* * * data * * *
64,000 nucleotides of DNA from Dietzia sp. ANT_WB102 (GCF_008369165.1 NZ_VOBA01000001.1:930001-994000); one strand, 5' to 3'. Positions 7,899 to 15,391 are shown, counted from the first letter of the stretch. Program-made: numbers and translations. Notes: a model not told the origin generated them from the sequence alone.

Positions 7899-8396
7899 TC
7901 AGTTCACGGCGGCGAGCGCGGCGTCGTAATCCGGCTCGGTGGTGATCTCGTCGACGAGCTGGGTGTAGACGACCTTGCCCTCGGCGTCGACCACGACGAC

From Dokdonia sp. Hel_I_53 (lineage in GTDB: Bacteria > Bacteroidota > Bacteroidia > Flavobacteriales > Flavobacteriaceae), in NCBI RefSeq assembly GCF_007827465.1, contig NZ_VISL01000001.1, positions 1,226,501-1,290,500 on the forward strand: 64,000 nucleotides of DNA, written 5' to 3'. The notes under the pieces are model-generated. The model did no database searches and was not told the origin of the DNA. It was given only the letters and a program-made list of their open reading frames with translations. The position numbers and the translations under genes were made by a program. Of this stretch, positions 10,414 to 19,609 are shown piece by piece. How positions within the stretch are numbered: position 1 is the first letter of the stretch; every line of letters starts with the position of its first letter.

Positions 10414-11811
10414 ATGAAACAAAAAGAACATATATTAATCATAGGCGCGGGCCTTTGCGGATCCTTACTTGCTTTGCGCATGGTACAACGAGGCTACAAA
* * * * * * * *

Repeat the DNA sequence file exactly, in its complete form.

64,000 nucleotides of DNA from Dietzia sp. ANT_WB102 (GCF_008369165.1 NZ_VOBA01000001.1:930001-994000); one strand, 5' to 3'. Positions 7,899 to 15,391 are shown, counted from the first letter of the stretch. Program-made: numbers and translations. Notes: a model not told the origin generated them from the sequence alone.

Positions 7899-8396
7899 TC
7901 AGTTCACGGCGGCGAGCGCGGCGTCGTAATCCGGCTCGGTGGTGATCTCGTCGACGAGCTGGGTGTAGACGACCTTGCCCTCGGCGTCGACCACGACGAC

From Dokdonia sp. Hel_I_53 (lineage in GTDB: Bacteria > Bacteroidota > Bacteroidia > Flavobacteriales > Flavobacteriaceae), in NCBI RefSeq assembly GCF_007827465.1, contig NZ_VISL01000001.1, positions 1,226,501-1,290,500 on the forward strand: 64,000 nucleotides of DNA, written 5' to 3'. The notes under the pieces are model-generated. The model did no database searches and was not told the origin of the DNA. It was given only the letters and a program-made list of their open reading frames with translations. The position numbers and the translations under genes were made by a program. Of this stretch, positions 10,414 to 19,609 are shown piece by piece. How positions within the stretch are numbered: position 1 is the first letter of the stretch; every line of letters starts with the position of its first letter.

Positions 10414-11811
10414 ATGAAACAAAAAGAACATATATTAATCATAGGCGCGGGCCTTTGCGGATCCTTACTTGCTTTGCGCATGGTACAACGAGGCTACAAA